Not free but open-source and I thought quite an interesting alternative for documentation sites for those that like Ghost:
And some other interesting related themes from the same author:
Couple be an option for those that prefer markdown, like Ghost and not found satisfaction with other Wiki/Documentation platforms.
@jdaviescoates Sure, personally I happen to like Ghost a lot for it's maturity and just-works setup, where there's nothing really to go wrong given there's no plugins, and a reasonable theme can cover presentation style needs.
I can imagine onboarding to multiple Ghost instances a little easier for training than a bunch of different apps. Just a left-field option for those looking for something for documentation, knowledgebase, sub-domain sites etc.
I'll always prefer anything that uses markdown interpreters for content, just less to go wrong and good for formatting consistency without worrying about cleaning copy/paste html etc.
@robi My understanding of these platforms is that the plugins & themes inherit the licence of the parent platform?
Personally, as a user, I don't care for whether source-code is publicly published or not, just that, as a paying customer in good faith, that we can review, fork and adapt it to needs if necessary, and that there's nothing obfuscated or compiled without the source available. So, maybe my definition of open-source differs, I have no idea, just that I term it as the opposite to closed-source software with usage restrictions.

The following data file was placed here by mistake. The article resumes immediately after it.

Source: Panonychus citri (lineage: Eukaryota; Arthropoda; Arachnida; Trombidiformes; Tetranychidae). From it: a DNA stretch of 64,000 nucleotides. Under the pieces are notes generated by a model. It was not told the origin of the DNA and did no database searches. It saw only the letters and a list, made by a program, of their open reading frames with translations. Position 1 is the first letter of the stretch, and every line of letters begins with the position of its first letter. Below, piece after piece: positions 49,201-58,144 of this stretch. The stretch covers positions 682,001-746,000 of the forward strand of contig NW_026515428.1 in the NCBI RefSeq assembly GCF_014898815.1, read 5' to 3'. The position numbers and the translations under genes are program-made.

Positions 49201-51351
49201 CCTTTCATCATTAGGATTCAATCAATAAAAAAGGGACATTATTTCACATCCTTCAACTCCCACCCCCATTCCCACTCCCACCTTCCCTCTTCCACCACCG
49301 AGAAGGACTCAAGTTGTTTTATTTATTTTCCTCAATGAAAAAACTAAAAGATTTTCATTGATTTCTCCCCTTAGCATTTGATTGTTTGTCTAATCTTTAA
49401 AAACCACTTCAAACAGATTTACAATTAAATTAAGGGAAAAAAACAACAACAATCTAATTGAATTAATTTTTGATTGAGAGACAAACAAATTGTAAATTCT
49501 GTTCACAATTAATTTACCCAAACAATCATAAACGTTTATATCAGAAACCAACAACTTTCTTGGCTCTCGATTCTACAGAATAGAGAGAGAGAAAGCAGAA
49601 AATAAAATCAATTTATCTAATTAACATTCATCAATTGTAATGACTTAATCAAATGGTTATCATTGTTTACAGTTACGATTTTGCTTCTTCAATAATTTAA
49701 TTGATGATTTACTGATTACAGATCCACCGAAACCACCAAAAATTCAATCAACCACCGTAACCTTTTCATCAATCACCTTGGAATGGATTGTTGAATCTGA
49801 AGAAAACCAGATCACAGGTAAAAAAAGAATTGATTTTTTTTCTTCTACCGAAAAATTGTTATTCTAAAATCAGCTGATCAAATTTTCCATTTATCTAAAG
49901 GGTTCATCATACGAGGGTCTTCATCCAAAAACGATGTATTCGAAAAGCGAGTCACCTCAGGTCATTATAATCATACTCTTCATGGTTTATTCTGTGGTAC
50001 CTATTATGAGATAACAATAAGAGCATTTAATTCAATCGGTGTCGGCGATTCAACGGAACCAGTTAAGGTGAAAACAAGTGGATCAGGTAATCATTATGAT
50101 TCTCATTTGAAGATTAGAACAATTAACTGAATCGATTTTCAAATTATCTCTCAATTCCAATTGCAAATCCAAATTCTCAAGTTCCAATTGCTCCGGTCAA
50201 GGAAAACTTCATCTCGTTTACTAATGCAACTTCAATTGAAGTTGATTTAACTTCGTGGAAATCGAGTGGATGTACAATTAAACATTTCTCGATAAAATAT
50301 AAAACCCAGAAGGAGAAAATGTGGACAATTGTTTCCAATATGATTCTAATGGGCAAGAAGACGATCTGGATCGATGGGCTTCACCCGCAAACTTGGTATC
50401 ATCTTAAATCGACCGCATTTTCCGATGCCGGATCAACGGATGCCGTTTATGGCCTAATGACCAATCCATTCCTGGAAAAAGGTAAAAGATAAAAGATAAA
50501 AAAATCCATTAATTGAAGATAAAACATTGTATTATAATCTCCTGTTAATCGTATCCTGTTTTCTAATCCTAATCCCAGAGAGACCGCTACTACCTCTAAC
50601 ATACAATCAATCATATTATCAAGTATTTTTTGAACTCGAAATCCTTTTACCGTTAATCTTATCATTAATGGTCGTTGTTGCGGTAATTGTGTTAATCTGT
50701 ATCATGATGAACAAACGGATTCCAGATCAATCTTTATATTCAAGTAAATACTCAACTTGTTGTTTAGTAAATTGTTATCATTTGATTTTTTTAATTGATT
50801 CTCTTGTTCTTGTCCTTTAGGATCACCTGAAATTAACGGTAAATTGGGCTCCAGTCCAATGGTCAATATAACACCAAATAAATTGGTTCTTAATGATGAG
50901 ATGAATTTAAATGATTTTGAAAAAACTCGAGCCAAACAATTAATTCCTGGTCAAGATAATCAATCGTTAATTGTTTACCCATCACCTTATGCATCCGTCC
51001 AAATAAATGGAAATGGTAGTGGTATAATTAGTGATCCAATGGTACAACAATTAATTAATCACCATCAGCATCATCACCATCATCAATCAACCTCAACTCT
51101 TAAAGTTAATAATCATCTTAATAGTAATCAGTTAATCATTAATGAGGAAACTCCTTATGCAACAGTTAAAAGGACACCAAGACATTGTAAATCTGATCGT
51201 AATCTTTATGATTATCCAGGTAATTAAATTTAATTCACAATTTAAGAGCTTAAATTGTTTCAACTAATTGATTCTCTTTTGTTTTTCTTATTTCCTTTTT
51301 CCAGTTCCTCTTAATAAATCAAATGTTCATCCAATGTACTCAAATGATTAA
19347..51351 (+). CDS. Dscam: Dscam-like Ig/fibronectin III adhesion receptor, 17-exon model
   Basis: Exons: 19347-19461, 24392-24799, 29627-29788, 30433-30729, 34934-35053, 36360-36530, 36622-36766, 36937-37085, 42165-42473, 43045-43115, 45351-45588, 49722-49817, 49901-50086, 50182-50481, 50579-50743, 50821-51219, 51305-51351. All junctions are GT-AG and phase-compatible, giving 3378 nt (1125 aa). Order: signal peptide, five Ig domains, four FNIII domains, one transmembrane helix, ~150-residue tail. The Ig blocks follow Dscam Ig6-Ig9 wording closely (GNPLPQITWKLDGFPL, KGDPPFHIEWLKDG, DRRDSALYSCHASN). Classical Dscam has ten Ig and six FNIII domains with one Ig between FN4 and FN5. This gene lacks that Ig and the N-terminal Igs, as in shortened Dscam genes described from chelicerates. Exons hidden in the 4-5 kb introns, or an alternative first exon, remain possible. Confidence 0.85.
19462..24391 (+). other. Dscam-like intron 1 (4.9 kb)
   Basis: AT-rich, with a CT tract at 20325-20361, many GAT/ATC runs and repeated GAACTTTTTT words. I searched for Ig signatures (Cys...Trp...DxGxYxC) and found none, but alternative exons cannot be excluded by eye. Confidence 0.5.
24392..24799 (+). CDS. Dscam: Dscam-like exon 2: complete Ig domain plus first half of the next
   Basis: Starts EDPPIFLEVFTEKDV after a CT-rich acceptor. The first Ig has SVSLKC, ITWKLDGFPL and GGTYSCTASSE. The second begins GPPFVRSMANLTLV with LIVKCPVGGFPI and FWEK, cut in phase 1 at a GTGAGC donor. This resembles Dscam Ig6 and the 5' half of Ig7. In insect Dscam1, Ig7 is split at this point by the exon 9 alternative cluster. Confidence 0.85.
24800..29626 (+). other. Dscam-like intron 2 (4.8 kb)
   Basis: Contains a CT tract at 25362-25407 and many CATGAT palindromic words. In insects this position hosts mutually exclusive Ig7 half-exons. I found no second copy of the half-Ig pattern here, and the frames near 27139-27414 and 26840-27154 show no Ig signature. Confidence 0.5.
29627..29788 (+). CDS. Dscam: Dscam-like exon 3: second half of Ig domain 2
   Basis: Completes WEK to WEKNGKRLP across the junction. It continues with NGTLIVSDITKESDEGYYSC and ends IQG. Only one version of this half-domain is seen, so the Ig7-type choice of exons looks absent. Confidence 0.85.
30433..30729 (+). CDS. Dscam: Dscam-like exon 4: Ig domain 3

Frankly, if anyone puts artificial limitations on any software we rely on, we go to whatever lengths it takes to decompile and remove those for our own usage, since we're not reselling, and simply knowingly invalidating support and warranties to ensure our ongoing bought & paid-for usage.
Anyone that complies and obfuscates source-code we rely on for business deserves to have it decompiled as far as I'm concerned for unnecessarily wasting our time. Thankfully, it's quite rare though.
@robi We actually did this for all the translation stuff we did with Wordpress. Took a developer 2 months of recreating variable names from numbers and other gymnastics but the end result was a vastly superior system and now open-sourced publicly for those that can find it.
I won't name names as the WP plugin world is full of hype exceeding quality but I see value in usage and support, the should be as free as the free code we were fortunate enough to be able to build on in the first instance.
There's not a person on the planet that doesn't benefit in some way from free open-source code, so I just see it as a social contract and love to step outside with anyone that interfere's with progress
That's not OSS
I think in regards to this Docuhub theme you are correct. I don't see anything about it being open source and so am confused as to why @marcusquinn described it as such.
But with regards to things like StudioPress themes IncSub plugins etc, it's perfectly feasible (and in the WordPress world very common) for people to charge for open source programs. There is nothing in the definitions of Free Software nor Open Source definitions that says you can't do this.